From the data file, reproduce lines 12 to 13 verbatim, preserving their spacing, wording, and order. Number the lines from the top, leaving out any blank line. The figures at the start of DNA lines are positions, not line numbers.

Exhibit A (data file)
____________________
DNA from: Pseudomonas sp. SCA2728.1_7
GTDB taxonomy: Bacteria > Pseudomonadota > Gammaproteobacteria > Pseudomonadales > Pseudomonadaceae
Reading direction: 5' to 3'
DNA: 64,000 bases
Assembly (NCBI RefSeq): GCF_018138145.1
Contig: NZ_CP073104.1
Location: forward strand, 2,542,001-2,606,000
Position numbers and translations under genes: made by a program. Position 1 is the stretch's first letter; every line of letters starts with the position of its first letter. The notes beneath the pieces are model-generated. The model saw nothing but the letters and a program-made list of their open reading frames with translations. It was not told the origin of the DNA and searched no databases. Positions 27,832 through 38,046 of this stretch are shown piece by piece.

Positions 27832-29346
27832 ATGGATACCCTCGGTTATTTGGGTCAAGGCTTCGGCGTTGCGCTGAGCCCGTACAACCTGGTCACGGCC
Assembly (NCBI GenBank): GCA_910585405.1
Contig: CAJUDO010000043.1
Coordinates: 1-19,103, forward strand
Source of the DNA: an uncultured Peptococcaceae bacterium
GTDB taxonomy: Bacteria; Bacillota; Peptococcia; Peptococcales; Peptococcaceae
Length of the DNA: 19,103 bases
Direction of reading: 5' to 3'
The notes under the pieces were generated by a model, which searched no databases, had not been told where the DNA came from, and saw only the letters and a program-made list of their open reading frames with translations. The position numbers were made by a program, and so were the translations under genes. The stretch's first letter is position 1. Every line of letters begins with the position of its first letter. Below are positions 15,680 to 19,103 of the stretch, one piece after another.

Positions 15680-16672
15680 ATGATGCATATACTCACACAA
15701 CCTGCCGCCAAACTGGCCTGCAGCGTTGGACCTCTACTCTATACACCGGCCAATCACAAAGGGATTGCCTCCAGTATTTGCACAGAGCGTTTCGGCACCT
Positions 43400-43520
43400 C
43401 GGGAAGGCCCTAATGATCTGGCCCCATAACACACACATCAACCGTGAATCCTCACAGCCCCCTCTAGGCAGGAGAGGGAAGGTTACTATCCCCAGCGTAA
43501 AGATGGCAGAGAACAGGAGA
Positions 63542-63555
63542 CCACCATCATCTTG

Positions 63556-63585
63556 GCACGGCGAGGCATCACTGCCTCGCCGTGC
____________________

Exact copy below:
Contig: CAJUDO010000043.1
Coordinates: 1-19,103, forward strand